Monday, September 17, 2012

Parting Is Not Always Sorrow

This entry is only slightly related to our upcoming adoption. As we worked to make room in our house for more children, many items got moved to a small storage room connected to our house. That storage room became over-filled, and we were faced with the need to purge items.

Two days ago, I made some of the hardest decisions I’ve ever had to make. You might feel like I’m being a bit over-dramatic when I tell what these decisions had to do with, but if you’ve ever taught in a classroom, you will understand just how difficult these decisions can be.
You see, I said good-bye to every piece of paper, every manipulative, every storage bin, every idea book related to my five years as a kindergarten teacher. This was no small task. I spent several hours this past Saturday opening up three large bins, twelve smaller bins, two boxes of books, and three file boxes—all filled with a year’s worth of teaching supplies on the kindergarten level. These items have been sitting in my storage room for the past three years with hardly any use. When we started homeschooling, there was no need for all the worksheets, thematic bins, and large group lessons.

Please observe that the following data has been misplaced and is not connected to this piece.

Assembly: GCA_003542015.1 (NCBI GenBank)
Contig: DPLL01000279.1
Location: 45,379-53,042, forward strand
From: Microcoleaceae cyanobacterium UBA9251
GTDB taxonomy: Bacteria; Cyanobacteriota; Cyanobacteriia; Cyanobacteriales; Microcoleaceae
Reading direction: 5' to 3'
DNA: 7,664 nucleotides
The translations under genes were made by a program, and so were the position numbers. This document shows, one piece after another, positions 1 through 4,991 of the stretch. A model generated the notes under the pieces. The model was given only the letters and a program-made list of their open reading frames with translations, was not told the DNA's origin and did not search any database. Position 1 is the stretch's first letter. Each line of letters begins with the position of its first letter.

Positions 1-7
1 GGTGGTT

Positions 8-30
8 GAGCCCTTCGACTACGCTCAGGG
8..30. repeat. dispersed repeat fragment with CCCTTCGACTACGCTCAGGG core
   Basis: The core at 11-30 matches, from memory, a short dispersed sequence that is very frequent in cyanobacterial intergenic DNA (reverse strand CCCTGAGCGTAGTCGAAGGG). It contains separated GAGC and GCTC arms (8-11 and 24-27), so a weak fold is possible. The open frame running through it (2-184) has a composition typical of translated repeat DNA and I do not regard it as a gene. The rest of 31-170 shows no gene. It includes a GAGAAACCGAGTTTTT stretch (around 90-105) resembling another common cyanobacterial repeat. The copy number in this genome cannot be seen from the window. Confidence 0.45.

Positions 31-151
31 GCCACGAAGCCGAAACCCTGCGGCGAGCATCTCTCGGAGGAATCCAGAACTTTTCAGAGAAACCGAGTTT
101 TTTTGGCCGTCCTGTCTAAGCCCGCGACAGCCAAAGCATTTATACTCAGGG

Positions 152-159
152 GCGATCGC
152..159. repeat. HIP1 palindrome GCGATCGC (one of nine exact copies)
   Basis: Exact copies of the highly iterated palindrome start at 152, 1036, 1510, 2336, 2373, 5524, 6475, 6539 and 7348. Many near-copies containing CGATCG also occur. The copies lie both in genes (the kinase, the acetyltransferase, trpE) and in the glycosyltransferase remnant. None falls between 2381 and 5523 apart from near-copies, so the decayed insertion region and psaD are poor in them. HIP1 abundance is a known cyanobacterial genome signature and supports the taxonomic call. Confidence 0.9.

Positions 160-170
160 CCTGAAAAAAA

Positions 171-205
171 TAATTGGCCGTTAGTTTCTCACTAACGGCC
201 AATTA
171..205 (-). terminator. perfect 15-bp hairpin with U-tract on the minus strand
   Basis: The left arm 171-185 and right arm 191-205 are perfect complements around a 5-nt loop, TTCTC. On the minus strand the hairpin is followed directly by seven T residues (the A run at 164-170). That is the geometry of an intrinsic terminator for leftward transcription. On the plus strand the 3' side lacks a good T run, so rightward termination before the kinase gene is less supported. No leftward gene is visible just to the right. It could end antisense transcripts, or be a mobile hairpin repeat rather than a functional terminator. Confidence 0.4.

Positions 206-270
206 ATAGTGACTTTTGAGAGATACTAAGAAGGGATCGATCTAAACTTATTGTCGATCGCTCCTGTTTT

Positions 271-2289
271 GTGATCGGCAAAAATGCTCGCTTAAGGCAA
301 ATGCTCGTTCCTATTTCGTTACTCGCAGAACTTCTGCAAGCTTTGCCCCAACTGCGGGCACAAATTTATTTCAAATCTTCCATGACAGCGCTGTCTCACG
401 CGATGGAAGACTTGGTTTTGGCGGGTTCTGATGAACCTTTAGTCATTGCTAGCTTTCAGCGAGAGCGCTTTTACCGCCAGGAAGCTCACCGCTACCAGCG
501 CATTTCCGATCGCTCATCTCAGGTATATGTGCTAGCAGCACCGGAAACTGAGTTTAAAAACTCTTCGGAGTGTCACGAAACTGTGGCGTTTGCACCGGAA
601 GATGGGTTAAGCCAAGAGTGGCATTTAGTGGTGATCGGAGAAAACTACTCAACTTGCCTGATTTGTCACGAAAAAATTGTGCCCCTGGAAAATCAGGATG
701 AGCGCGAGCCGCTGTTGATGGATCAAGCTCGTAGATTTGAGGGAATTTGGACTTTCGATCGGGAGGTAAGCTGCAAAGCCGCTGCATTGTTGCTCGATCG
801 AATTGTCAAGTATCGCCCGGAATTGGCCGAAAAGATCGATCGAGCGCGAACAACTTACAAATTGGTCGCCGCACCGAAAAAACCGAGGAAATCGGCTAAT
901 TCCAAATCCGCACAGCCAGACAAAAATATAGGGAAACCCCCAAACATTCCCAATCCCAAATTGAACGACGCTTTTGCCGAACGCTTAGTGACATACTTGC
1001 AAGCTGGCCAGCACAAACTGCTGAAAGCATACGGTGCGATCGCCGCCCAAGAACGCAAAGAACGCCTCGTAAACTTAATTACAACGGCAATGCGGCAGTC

I was actually quite proud of myself as I went through each piece of paper, recalling hundreds of lessons. I had notes from parents, some good and some not so pleasant. I had a journal I had kept during my first year of teaching. I had pictures of students from 2004, when I had my first class (oh, how I loved that first year!). I didn’t cry once, but I did feel the pain as many items went straight to recycling and others went to a bin to be donated. It took many years to collect these items—some of them were collected when I was teaching preschool many years ago. It took just a few hours to part with them.

When I was finished, I was left with two full large bins, ten empty small bins, two boxes of books, and two bags full of Mailbox Magazines to give to a kindergarten teacher at our local public school. We took the donation to her today, and she was very appreciative of the gift. I was happy to see new life breathed into these items and also happy to have freed up much space in my house.

This doesn’t mean I will never teach professionally again. But as I intend to homeschool my children through high school, I don’t see myself returning to it for quite some time. Most of my collected items will be obsolete by then, with new ideas and trends taking over. I might as well let the old items go, to live a little longer in someone else’s classroom.